Recently, I read about the utility of SQLite for web servers and was intrigued by the possibility of using SQLite and an Azure Function to host an effectively free web application. Since an Azure Functions app comes along with an Azure Files storage account by default, the Azure Function should be able to store and read an SQLite file.

Researching into this concept, I found that it had been tried in the past but I was still curious about the scalability and performance of such a solution. I also wanted to validate the possibility of hosting an entire application on an Azure Function rather than just an API, with the goal of offloading the frontend SPA-like processing from my old device. This is the project I built to achieve this objective.

Application summary

Personal Finance Tracker is a proof-of-concept application demonstrating the possibility of hosting an entire application within an Azure Functions application. The NodeJS Azure Function dynamically generates HTML for the interface, processes API requests for any CRUD actions, and stores data in an SQLite database file.

The application allows the manual entry of statements of accounts and shows a graph of the history of the total of the amounts in every account.

Source code

The Azure Function app was scaffolded using Visual Studio Code's Azure extension. 5 HTTP Trigger functions with anonymous authorization were created. GET /api/Home generates and returns the HTML to be rendered by the browser. POST /api/CreateAccount and DELETE /api/DeleteAccount are REST API endpoints that allow the creation and deletion of an account (column). POST /api/CreateStatements and DELETE /api/DeleteStatements are also REST API endpoints that allow the creation and deletion of statements (row). A shared database access helper file is also created in the Shared folder.

Note that Azure Functions are typically used as APIs, and have their routes prepended with /api/. However, since we are using Azure Functions in a manner counter to intended, the /api/Home route will return an HTML page.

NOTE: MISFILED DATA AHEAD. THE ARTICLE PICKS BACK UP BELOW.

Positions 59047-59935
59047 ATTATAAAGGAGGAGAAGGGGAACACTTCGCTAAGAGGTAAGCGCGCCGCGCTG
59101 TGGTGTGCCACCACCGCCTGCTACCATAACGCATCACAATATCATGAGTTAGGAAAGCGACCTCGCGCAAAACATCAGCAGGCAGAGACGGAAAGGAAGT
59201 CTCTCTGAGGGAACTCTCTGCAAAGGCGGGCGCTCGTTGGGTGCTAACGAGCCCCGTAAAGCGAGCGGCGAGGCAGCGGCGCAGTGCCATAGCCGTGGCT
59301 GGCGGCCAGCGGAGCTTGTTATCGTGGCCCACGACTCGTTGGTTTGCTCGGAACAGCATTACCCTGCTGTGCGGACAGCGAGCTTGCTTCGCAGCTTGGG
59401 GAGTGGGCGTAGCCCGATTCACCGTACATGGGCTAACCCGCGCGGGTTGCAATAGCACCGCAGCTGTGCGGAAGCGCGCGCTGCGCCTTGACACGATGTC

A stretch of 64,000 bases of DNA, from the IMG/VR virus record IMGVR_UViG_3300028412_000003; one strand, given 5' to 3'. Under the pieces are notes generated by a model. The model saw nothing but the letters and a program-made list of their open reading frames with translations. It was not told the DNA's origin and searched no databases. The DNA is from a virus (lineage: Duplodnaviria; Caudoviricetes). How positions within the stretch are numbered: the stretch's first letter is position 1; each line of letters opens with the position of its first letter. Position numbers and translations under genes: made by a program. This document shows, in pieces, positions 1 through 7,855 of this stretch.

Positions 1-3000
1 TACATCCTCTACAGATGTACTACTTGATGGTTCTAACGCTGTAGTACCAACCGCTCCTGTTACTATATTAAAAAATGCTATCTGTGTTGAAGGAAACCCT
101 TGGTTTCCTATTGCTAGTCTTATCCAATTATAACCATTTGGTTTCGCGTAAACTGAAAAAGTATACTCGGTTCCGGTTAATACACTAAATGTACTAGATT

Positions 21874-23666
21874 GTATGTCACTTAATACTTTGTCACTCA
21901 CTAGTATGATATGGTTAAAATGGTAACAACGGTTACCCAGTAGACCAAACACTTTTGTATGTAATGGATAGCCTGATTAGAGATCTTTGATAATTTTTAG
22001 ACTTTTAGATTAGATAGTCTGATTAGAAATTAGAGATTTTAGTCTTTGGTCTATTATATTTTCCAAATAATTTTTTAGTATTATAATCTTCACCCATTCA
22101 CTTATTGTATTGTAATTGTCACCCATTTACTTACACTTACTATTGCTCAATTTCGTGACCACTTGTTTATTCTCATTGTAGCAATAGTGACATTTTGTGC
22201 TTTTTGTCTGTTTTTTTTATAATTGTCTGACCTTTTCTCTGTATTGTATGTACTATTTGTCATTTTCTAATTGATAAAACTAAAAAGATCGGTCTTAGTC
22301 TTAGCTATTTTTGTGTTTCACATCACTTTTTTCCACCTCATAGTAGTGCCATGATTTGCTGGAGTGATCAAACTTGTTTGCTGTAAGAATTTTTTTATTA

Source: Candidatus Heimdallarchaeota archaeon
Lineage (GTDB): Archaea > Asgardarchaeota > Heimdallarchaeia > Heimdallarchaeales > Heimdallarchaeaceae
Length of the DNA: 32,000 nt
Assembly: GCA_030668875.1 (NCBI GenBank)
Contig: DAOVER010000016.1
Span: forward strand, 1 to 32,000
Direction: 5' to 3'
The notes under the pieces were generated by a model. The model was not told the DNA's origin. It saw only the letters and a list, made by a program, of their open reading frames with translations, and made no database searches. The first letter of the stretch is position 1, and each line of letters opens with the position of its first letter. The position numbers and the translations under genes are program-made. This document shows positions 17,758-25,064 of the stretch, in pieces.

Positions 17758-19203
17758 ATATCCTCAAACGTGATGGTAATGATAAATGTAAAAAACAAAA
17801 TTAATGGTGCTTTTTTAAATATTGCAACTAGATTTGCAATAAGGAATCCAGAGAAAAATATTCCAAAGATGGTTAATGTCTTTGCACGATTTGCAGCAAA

The helper file /Home/renderHTML.js is responsible for generating the HTML file. Styles and scripts are included within the HTML since they cannot be referred to as files as this is not a typical web server. Additional configurations would have had to be done to serve these static files. This makes the renderHTML.js file somewhat busy, and an area for potential improvements.

The application makes use of sqlite and sqlite3 npm packages, as well as ChartJS and Bootstrap for the HTML interface.

The database contains 2 tables: accounts represent the accounts identified by their title, and statements represent the amount in an account on a specific date.

Deployment process

For this project, you will need the Azure Functions Core Tools CLI and the Azure CLI.

If you want to deploy the application as a Windows Function App, keep reading. If you prefer to deploy as a Linux Function App, jump to the note in the Additional Notes section below.

  1. Clone the source code of the application locally. Run func start and ensure the application is working locally.
  2. Create an Azure Function resource in the Azure Portal, configured as a Consumption app with Windows as the OS. Take note of the name of the Function App you just created. This step will create the accompanying storage account which will store the SQLite database.